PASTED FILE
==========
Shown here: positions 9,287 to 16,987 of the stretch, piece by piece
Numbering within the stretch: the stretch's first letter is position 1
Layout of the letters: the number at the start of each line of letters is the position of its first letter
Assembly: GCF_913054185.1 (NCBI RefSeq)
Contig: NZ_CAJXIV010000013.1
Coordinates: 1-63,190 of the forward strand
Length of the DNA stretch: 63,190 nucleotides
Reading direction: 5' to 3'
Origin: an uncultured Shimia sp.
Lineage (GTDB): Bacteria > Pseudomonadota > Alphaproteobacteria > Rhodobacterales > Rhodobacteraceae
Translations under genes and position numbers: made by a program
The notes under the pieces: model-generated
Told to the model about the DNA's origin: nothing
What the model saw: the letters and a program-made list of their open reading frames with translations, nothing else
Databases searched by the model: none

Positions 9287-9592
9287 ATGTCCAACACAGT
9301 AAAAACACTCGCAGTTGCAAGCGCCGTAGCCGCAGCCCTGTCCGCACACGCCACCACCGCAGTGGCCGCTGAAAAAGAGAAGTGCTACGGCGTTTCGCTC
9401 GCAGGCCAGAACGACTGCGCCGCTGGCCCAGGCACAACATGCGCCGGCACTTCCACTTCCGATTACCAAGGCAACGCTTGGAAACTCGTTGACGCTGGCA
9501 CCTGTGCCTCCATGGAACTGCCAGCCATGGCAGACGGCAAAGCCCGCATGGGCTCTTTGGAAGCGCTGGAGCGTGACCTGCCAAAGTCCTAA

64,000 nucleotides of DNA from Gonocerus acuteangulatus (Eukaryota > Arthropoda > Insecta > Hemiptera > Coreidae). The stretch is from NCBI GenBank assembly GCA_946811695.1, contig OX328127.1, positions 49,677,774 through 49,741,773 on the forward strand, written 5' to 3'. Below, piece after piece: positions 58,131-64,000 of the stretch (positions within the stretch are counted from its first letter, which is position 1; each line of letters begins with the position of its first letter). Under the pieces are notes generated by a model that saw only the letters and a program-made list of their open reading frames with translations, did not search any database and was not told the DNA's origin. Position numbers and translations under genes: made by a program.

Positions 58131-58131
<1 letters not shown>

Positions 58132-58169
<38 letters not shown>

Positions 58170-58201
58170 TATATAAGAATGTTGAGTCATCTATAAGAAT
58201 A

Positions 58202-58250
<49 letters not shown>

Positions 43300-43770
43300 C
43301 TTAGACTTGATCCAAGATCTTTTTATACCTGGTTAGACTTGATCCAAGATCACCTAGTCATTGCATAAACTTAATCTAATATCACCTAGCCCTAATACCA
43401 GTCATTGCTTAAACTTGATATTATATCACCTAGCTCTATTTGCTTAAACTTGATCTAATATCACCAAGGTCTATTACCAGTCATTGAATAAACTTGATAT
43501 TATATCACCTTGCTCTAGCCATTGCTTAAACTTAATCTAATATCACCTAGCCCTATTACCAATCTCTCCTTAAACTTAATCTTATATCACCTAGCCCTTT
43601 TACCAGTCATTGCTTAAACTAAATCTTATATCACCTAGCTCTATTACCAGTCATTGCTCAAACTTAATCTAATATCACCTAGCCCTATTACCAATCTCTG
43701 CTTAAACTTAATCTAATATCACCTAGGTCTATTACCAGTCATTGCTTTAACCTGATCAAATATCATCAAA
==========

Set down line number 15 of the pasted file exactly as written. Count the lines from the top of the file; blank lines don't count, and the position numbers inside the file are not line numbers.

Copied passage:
Databases searched by the model: none